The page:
Load Balancing Node.js Application Servers with NGINX and NGINX Plus

NGINX has created a complete Deployment Guide for using NGINX and NGINX Plus to load balance HTTP and HTTPS traffic across pools of Node.js® application servers.

Node.js is an open source, cross‑platform JavaScript runtime environment. It provides an agile‑savvy, module‑driven, scalable approach to the design, development, and deployment of applications.

This guide to Node.js load balancing applies to both on‑premises and cloud‑based Node.js deployments. It begins with the use of SSL/TLS certificates, basic load balancing for HTTP and HTTPS traffic, basic session persistence, content caching, and HTTP/2.

The guide goes on to describe enhanced Node.js load balancing with NGINX Plus using features including advanced session persistence, application health checks, live activity monitoring, and on‑the‑fly reconfiguration of upstream groups.

Best Practices for Node.js

The first step in load balancing Node.js application servers is to put a reverse proxy server in front of them running NGINX or NGINX Plus. Proxying the application servers offers many benefits, including:

  • Protecting Node.js servers from direct exposure to Internet traffic
  • Allowing flexibility in the use of multiple application servers
  • Allowing implementation of SSL/TLS and HTTP/2
  • Performance improvement by enabling caching at the proxy
  • Enabling load balancing with both basic and advanced load balancing algorithms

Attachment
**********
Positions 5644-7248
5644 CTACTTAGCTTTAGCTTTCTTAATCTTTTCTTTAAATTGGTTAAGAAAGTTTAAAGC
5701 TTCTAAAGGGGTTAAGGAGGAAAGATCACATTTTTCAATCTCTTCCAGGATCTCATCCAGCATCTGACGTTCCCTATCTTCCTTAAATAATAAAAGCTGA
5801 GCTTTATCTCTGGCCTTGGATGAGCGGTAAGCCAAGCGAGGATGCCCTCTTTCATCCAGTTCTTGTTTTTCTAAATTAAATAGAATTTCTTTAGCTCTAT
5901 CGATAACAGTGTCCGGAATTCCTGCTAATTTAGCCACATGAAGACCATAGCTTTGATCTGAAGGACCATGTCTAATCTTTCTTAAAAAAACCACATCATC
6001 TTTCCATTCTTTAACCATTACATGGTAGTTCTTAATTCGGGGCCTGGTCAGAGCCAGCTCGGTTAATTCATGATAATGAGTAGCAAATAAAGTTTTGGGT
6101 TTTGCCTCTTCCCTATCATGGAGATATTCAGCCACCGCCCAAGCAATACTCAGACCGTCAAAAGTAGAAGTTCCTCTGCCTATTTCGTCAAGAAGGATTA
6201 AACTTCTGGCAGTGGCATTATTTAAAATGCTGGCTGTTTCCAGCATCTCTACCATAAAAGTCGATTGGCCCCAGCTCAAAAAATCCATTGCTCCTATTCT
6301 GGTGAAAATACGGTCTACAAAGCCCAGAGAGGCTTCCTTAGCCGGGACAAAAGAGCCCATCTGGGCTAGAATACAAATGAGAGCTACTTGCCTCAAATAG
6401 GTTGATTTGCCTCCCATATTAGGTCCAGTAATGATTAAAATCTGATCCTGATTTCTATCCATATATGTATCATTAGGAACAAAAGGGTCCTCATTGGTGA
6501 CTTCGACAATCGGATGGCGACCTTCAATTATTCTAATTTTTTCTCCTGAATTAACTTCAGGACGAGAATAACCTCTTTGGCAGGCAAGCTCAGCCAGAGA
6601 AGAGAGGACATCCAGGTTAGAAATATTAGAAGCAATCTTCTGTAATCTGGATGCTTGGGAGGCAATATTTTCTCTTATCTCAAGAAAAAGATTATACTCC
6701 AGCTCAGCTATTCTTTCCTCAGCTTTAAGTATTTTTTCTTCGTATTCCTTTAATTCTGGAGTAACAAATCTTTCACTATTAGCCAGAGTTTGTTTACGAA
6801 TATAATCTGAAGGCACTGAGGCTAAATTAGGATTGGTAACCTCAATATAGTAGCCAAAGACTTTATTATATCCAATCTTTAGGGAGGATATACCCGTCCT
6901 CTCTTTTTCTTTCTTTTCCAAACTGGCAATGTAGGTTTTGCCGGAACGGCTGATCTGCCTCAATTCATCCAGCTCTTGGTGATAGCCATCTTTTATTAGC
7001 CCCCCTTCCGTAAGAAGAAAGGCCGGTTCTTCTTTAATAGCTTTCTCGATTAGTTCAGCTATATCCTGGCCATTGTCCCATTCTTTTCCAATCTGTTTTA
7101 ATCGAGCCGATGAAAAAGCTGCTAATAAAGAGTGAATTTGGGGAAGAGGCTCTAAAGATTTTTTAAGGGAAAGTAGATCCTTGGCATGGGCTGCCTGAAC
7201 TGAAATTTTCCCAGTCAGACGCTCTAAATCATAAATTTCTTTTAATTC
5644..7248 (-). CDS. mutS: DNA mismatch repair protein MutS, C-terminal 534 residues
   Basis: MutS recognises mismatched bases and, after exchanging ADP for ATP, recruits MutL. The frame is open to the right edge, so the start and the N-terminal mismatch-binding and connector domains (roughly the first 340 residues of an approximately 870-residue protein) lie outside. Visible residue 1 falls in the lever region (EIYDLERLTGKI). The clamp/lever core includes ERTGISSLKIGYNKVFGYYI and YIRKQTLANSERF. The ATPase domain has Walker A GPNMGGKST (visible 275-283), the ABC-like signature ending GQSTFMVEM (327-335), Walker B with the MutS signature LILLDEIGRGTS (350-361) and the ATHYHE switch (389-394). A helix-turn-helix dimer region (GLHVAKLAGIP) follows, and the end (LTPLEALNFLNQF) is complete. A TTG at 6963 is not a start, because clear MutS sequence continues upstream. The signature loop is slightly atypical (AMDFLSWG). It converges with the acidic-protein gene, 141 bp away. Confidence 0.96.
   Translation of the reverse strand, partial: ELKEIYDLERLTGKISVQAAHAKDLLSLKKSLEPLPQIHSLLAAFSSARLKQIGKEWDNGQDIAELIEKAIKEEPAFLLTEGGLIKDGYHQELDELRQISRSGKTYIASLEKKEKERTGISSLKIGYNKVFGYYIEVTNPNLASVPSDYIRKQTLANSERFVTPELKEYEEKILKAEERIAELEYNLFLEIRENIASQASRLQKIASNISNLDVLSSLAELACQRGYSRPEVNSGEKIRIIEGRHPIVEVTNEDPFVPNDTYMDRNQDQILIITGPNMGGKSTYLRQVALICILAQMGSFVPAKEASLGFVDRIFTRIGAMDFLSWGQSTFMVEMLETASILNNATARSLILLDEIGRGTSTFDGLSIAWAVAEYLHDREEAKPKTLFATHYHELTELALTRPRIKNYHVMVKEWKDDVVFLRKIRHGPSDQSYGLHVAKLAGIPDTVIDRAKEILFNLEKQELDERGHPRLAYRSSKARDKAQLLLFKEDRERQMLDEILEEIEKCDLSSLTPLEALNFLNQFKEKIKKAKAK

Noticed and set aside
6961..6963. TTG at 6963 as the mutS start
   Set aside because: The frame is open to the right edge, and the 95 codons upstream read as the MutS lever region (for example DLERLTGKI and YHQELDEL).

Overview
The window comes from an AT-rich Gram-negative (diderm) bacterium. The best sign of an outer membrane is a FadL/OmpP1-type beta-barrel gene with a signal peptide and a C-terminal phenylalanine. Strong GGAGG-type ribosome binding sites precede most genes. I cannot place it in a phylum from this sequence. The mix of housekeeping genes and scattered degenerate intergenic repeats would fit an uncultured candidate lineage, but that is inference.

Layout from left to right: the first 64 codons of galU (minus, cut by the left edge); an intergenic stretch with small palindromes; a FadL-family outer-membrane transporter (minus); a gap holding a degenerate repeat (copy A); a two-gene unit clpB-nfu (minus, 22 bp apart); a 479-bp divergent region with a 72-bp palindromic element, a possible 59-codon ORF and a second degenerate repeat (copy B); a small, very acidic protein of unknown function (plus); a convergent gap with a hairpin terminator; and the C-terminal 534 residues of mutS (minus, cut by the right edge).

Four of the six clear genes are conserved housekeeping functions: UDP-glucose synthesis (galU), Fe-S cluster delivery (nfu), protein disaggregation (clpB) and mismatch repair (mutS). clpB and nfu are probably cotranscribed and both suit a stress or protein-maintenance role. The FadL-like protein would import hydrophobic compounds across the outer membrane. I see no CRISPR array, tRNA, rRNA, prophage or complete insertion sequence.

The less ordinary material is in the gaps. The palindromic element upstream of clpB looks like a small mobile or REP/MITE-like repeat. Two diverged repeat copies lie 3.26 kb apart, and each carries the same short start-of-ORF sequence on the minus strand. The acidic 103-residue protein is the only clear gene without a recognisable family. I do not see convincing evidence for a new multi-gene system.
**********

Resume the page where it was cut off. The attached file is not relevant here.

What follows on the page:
However, load balancing Node.js is tricky – Node.js allows a high level of interaction between JavaScript code running in the web browser and JavaScript code running on the Node.js application server. To support this ongoing interaction, a given client session must run continually on a specific application server. This requires session persistence, which can be achieved with the open source NGINX software, but is achieved more easily with the session persistence features of NGINX Plus, as demonstrated in the Deployment Guide.

Node.js and the WebSocket protocol are natural partners, because WebSocket has a robust JavaScript interface. Socket.IO, a WebSocket API, is also frequently part of the mix. When transaction volumes are moderate, Node.js can also function as a web server. But, when transaction volumes rise, using NGINX Plus as a reverse proxy can help offload the application server by enabling caching and load balancing.

NGINX Plus also proxies the Socket.IO server, as described in Using NGINX and NGINX Plus with Node.js and Socket.IO, the WebSocket API. This prevents dependence on a single port – port 80 for HTTP, or port 443 for HTTPS – for the communications needs of a busy app. Instead, NGINX Plus can dispatch traffic to multiple application servers.

All this, and more, is demonstrated in our Deployment Guide. We hope you find this material useful as you work to improve the performance, reliability, and scale of your Node.js applications.

Additional Resources

This guide joins a number of other resources we’ve created for using Node.js and NGINX together:

Special thanks to our friends at NodeSource, who helped us create this guide. NodeSource is the maker of N|Solid, a fully compatible Node.js runtime, enhanced to meet enterprise needs. NodeSource also offers support for both N|Solid and Node.js.

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